Just a brief note in which I aim to decode the ideas of the proof that the Galois group of an integer polynomial reduced modulo p is a subgroup of the Galois group of the polynomial over the rationals.

Here is our idea. Let f(x) = (x-a_1)...(x-a_n) be a polynomial with distinct roots in a splitting field L/\mathbb{Q}. Then instead of viewing the Galois group of f over \mathbb{Q} as something mysterious about L, we concretely identify it as a subgroup G of the symmetric group on n letters, corresponding to its action on the roots. Note that this is a perfectly sensible thing to do, since any element of the Galois group which fixes all the roots of f acts as the identity on L, by the definition of a splitting field.

It helps us to visualise this algebraically, so let F(X,T_1,...,T_n) = \prod_{\sigma \in S_n} (X - (a_{\sigma(1)} T_1 + ... + a_{\sigma(n)} T_n)), a `generic resolvent’ which contains all the possible permutations and is therefore stable under any permutation. In particular, it is stable under the subgroup G and hence has rational coefficients. Furthermore, if we factorise it F=F_1 F_2... F_k into irreducibles (over \mathbb{Q}) these correspond to cosets of G.

Let us see why. On the one hand, if (X - (a_1 T_1 + ... + a_n T_n))| F_1 then since G stabilises F_1, (X - (a_{\sigma(1)} T_1 + ... + a_{\sigma(n)} T_n))| F_1 for all \sigma \in G. On the other hand, \prod_{\sigma \in G} (X - (a_{\sigma(1)} T_1 + ... + a_{\sigma(n)} T_n) is a rational polynomial, by Galois theory, so since F_1 is irreducible, we have in fact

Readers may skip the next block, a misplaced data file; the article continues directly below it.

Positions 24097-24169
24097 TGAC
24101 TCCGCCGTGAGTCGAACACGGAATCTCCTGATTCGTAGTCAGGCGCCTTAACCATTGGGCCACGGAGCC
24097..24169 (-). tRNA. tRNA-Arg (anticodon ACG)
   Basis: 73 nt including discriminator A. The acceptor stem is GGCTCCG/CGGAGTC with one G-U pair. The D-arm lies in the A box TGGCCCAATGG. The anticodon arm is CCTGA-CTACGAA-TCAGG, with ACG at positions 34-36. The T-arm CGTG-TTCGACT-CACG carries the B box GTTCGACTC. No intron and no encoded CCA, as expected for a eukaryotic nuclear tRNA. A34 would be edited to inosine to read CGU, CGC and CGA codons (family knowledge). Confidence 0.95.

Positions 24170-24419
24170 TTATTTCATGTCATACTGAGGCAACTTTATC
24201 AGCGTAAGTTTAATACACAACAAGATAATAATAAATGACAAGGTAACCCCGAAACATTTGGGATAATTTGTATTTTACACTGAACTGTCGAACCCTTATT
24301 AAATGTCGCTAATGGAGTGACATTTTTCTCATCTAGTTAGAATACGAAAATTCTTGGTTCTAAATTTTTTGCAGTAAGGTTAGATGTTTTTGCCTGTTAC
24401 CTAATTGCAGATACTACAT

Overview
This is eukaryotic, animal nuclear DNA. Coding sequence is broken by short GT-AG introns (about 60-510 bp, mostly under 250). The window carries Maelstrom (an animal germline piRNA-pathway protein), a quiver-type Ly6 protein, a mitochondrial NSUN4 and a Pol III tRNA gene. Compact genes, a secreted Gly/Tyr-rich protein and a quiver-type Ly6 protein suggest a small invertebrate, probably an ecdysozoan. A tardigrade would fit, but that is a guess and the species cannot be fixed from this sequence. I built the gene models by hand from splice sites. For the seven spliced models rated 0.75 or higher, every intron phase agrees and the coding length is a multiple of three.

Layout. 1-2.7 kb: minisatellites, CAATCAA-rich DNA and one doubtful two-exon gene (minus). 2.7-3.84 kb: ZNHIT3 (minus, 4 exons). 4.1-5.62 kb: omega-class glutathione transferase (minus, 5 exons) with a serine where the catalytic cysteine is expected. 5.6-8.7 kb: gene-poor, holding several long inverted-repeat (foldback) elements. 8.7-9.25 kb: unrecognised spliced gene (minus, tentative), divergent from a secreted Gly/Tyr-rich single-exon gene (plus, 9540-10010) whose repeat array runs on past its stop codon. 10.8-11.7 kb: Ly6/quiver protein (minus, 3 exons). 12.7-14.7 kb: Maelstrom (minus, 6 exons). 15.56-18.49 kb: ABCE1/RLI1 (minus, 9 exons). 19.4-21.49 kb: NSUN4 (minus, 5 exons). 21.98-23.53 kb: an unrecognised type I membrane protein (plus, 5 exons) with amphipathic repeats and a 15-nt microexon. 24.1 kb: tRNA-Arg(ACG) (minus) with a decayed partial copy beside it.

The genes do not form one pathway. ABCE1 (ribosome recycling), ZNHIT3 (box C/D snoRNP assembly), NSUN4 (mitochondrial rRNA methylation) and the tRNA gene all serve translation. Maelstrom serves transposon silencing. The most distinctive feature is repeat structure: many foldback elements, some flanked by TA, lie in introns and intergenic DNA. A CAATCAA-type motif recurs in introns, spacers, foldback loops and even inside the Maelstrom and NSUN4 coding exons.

F_1 = \prod_{\sigma \in G} (X - (a_{\sigma(1)} T_1 + ... + a_{\sigma(n)} T_n).

Similarly, the other irreducible factors represent G-cosets by exactly the same arguments. Therefore we can literally read off the Galois group by looking at the factorisation of a single irreducible factor F_1. What a pleasant way to study the Galois group of a polynomial!

We can use a couple of algebraic tricks to push this idea further over the field \mathbb{Q} in the case where f is a monic integer polynomial. Firstly, by Gauss’ Lemma we can take F_1,F_2,...,F_k to be integer polynomials (pass from base ring \mathbb{Q}(T_1,...,T_n) to \mathbb{Z}[T_1,...,T_n]). Next, now we have integer coefficients, we can reduce the whole setup modulo a prime $latex p$, and we are now studying the Galois group of f over the field \mathbb{F}_p, but all our above arguments about irreducible factors correspond to our reading off subgroups still work.

However, note that since F_1 is a \mathbb{Z}-polynomial, when we reduce the whole game modulo p, it becomes a perfectly respectable \mathbb{F}_p-polynomial, and therefore we deduce that the irreducible factor of F reduced modulo p which is divisible in a splitting field over \mathbb{F}_p by (X - (a_1 T_1 + ... + a_n T_n)) is an irreducible factor of the reduction of F_1, and therefore has factors corresponding to a subset of the factors of F_1. Thus, reading off the Galois group from the irreducible factors now, we deduce that

\text{Gal}_{\mathbb{F}_p}(f ) \hookrightarrow \text{Gal}_{\mathbb{Q}}(f ).

I think this reading off the Galois group by looking (in a splitting field) at the linear factors of the irreducibles can make one feel a little suspicious, but such suspicions are completely unfounded: by identifying the Galois group with the relevent subset of S_n (having fixed an ordering of the roots in a splitting field), it is completely rigorous and elegantly transparent.